Then I swung into action, mobilizing the administrative team’s response, but more importantly, reassuring the campus community that we would take care of them. I wasn’t quite sure of what that might mean in each case, but what was most important was to project a sense of calm and control, however elusive, at an emotionally awful moment.
Within minutes our administrative team made all internal phones and computers available to help students and staff contact families, and within hours our Health Services and Campus Ministry teams had organized response programs. Within a day we communicated with all of our graduates and public constituencies, conveying a sense of concern for those who had lost loved ones while inviting the large Trinity family to share thoughts that we posted online and on bulletin boards. Communications were rapid, sensitive, and deeply appreciated.
We had not had any prior experience with this kind of crisis communication. We had no plans for such a scenario, and yet we operated flawlessly for that very intense period of time. When the crisis was past, we wrote an emergency plan based on our experience, hoping that we’d never need it ever again.
Unfortunately, a month later, the still-unsolved anthrax incident at the post office in the Brentwood section of Washington where Trinity’s mail was processed created yet another previously unimaginable communication challenge. Then along came the DC sniper in October 2002, and in September 2003 Hurricane Isabel raced up the Chesapeake Bay, shutting down power for days. With each new incident, we refined our emergency plan. We learned that the best method to communicate emergency information to everyone was a telephone hotline supplemented by blast messages on e-mail and voicemail, and information posted on the home page of our web site. Secondary communication links remained vitally important: radio and television notices and, of course, flyers and handouts in the dining and residence halls.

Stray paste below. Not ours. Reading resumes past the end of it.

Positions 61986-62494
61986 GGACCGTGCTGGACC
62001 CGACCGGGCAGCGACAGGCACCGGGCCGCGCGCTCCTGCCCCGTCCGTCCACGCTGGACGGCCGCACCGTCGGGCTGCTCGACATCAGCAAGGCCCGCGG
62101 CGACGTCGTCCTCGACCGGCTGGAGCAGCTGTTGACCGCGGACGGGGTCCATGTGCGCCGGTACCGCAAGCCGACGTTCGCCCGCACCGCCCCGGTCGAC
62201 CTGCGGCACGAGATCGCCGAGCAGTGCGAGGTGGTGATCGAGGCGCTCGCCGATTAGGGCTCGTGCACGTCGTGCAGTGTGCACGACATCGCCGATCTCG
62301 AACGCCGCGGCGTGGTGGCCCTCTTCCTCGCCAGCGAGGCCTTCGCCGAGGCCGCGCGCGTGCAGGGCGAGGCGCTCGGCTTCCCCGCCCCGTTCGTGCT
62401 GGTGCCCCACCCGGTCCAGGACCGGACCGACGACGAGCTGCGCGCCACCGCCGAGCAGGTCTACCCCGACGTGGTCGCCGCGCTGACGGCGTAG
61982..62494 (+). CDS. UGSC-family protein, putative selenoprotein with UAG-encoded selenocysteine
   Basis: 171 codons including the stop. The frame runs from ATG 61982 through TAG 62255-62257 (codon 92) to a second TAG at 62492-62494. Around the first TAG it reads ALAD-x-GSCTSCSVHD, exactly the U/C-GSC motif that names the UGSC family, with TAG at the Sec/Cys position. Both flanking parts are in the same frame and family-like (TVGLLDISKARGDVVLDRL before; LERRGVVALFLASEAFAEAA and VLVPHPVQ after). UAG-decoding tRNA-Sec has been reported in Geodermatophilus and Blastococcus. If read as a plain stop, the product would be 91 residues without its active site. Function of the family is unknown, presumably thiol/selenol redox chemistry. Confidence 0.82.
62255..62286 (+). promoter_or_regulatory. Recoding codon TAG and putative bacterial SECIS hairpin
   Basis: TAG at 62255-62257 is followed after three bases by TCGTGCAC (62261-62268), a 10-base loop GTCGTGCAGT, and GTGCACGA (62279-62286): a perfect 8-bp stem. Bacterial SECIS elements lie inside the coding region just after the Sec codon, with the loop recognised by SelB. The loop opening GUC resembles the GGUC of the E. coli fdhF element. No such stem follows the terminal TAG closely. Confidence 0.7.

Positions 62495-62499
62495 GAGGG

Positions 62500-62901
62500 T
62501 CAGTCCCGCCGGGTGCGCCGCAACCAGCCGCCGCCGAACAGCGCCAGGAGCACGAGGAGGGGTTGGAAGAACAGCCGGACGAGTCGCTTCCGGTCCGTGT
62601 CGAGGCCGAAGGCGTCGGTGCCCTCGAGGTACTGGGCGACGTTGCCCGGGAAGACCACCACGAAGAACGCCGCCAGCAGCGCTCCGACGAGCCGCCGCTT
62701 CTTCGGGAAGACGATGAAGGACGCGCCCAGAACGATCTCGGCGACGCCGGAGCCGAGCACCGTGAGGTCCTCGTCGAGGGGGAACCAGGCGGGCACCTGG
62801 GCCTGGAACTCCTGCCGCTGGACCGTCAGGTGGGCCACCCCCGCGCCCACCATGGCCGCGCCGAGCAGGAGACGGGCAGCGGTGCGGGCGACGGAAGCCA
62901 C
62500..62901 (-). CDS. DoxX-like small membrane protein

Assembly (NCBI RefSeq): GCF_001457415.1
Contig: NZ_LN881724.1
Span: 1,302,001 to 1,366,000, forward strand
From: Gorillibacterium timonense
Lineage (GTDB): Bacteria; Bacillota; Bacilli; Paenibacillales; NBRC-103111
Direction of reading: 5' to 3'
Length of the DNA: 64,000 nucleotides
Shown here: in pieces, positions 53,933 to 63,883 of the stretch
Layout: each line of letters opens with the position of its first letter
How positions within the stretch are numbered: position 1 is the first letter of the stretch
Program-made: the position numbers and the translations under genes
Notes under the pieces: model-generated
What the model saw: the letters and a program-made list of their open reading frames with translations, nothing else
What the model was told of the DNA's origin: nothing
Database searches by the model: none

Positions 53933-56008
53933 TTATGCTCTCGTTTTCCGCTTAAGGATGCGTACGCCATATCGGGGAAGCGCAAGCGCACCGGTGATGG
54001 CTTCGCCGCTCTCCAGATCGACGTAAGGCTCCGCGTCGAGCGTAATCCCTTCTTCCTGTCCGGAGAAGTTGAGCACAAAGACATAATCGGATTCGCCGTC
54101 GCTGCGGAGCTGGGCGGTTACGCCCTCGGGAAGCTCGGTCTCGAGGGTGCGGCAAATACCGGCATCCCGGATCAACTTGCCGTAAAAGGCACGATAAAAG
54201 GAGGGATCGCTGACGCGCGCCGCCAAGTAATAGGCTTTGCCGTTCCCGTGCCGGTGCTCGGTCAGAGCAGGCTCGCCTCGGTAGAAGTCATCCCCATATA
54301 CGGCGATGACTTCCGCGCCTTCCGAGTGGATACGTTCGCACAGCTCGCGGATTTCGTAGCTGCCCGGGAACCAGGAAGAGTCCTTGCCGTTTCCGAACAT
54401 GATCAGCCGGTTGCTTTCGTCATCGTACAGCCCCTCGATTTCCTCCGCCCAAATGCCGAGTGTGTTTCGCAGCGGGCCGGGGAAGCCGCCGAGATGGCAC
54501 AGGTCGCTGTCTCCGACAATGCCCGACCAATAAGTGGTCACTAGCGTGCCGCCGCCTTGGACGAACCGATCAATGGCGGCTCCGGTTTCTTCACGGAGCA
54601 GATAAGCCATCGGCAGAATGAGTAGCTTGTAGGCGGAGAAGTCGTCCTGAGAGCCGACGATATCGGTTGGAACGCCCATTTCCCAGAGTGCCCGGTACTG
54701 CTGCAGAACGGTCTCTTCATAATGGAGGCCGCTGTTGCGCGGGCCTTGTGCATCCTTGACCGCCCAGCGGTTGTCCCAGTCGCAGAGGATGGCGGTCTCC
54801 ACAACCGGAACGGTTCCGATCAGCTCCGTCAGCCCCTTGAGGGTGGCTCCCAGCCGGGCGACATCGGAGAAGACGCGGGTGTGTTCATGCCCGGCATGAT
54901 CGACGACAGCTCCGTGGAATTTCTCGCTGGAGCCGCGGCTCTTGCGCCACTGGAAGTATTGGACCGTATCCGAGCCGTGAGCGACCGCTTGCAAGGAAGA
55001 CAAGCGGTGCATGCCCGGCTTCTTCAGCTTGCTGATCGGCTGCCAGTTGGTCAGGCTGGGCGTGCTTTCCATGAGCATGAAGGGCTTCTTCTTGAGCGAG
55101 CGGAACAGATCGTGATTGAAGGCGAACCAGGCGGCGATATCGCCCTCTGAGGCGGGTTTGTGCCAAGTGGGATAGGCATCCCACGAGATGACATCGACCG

During each incident, I also learned anew what every president should know instinctively: The information is important, but personal communication is what makes the difference. Students, faculty, and staff want to see and hear their campus leader in times of crisis. Visiting the dining hall and residence halls, asking students and personnel to tell their stories, and expressing concern for everyone’s emotional welfare are as much the essence of leadership in crisis moments as communicating the facts clearly.